Content Marketing Show 2014

3 Incredible Takeaways From The Content Marketing Show 2014

On the hottest day of the year when most people will be taking sickies and heading for the park, it’s a true testament to the quality of a conference when you attract over 1000 people into a central London venue for 8 hours solid.

The Content Marketing Show run by Kelvin Newman and his team at Rough Agenda simply continues year by year to become the number one go to conference for content marketing professionals, and those interested in learning more about the discipline.

At this year’s Content Marketing show, held on July 17th in the Institute of Education near Russell Square,  Kelvin put together one of the most inspiring, genuine  and engaging set of speakers we’ve ever seen. Here is our review of the 3 most inspiring presentations at the Content Marketing Show 2014 (speaker decks will be added as soon as they’re available, check back soon!).

Stephen Waddington – Can a brand ever truly be social?

The opening presentation of the day couldn’t have been delivered with more impact. Stephen Waddington (), Digital and Social Media director of Ketchum PR started the day with the message that brands should stop pushing faceless and soulless content out to their social channels and expect engagement in return.

There’s a real person with feelings and needs on the other end of your tweet, post or page and it’s the brand’s mission to connect with those feelings and needs on a human and personal level with their content. The impact of the presentation Stephen gave wasn’t just in his words, but in the couragous way he stood in front of the conference audience and gave his case study of this.

Stephen presented the example of his wife’s brave journey to overcome her battle with breast cancer and how it brought together his own personal community together online. When he used his social media channels to share his emotions, ask for help or simply support his mission to raise awareness of breast and testicular cancer he found his tribe stepped up to the plate and shared, liked and tweeted his message far and wide.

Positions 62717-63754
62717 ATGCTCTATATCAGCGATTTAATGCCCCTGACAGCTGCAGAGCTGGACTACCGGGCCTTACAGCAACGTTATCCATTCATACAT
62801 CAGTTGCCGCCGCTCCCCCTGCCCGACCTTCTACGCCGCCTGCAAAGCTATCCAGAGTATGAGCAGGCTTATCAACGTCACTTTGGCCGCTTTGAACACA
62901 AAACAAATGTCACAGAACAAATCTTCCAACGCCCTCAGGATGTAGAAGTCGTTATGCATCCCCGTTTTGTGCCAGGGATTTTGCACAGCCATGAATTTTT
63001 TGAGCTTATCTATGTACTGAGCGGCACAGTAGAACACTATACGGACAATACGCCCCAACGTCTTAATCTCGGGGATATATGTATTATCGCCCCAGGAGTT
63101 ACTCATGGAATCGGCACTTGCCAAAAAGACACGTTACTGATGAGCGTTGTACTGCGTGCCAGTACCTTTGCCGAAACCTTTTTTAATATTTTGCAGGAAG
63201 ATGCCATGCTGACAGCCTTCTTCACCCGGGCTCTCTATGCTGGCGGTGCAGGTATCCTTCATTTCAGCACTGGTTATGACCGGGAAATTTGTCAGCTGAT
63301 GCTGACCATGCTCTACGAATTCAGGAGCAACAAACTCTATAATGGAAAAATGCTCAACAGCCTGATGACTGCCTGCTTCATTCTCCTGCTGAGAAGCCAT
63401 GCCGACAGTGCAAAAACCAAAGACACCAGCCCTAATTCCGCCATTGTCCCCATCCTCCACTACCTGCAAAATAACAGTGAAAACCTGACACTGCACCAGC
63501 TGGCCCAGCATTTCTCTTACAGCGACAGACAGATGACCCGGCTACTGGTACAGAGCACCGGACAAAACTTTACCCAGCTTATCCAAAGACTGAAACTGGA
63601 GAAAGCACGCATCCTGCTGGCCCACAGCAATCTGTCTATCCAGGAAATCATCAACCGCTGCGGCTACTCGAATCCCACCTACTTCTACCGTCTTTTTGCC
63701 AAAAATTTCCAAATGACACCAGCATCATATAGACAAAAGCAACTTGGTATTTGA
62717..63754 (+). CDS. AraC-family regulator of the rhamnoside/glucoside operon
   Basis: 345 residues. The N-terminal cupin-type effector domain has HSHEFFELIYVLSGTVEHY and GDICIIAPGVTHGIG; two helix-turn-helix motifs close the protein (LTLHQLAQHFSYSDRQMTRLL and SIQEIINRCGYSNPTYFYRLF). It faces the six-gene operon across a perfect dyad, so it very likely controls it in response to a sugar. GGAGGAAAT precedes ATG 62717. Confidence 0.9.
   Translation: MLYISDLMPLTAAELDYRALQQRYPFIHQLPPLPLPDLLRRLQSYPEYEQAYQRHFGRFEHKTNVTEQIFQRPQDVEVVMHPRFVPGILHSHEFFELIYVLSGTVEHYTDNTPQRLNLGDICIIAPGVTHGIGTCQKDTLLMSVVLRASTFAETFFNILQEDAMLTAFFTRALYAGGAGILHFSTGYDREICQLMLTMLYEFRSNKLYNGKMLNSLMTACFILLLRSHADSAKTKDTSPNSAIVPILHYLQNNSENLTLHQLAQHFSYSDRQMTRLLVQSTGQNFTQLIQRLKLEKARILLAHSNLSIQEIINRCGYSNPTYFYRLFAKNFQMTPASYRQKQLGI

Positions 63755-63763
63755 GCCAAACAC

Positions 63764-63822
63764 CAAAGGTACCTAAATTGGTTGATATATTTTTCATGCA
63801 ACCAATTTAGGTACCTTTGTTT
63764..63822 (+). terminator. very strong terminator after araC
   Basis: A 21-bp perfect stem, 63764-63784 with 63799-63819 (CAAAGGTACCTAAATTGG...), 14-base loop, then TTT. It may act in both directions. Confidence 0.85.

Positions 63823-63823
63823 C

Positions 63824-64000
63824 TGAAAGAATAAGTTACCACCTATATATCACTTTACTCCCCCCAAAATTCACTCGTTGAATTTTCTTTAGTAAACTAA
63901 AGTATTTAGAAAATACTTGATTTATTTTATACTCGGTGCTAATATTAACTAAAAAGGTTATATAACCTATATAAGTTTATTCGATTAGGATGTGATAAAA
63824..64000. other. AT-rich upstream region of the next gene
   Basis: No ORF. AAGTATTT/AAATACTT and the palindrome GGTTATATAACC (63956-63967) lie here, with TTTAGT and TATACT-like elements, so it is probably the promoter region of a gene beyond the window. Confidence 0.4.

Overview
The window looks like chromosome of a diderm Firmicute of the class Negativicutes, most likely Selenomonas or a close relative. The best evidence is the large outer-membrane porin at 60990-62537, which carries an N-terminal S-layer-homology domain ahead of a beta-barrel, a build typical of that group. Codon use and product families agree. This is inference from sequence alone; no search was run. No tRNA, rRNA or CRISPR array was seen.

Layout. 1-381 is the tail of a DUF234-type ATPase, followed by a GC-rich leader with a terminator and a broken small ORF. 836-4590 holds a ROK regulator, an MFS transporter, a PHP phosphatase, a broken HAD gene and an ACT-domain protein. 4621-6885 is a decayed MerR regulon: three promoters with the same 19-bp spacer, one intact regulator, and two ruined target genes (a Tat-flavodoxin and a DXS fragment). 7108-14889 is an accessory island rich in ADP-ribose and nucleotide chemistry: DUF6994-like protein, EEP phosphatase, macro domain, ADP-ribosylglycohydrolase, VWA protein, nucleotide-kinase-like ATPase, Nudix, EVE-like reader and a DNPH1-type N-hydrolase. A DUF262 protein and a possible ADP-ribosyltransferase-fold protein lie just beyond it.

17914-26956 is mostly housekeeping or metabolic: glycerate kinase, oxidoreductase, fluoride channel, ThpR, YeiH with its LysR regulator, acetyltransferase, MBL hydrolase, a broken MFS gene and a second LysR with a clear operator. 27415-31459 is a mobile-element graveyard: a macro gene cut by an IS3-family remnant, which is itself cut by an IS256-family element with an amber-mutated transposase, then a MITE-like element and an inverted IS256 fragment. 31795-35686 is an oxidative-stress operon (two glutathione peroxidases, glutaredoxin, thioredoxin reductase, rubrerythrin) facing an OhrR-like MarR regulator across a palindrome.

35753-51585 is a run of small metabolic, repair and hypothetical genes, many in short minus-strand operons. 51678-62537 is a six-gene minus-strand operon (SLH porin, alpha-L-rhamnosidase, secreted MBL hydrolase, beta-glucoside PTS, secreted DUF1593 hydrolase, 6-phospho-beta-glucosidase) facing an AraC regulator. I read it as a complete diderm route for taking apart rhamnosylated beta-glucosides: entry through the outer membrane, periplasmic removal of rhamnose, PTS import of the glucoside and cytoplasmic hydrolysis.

An intensely personal story that uncovered the true answer to success with content and social media. Connect with the deep underlying emotions, needs and wants of your customers. Treat them as a true friend, not just another follower, like or connection in your G+ circle. Be intensely human

There’s no content marketing metric for measuring how deep you emotionally touch people, but if there was (and maybe we can call it a “Wadd”) , given the size of the audience at the conference, Stephen’s presentation would have measured 1000+.

Here is Stephen’s presentation in full, and do take time to visit his incredibly informative blog too at

 Nichola Stott – Getting Past The Buying Objection With Problem Solving Content

 is the founder of theMediaFlow, an award winning organic marketing agency and her presentation today focused on content as part of the conversion funnel. Content can act as a consultative selling tool, informing, educating and increasing trust in a brand and it’s products during the online purchase process.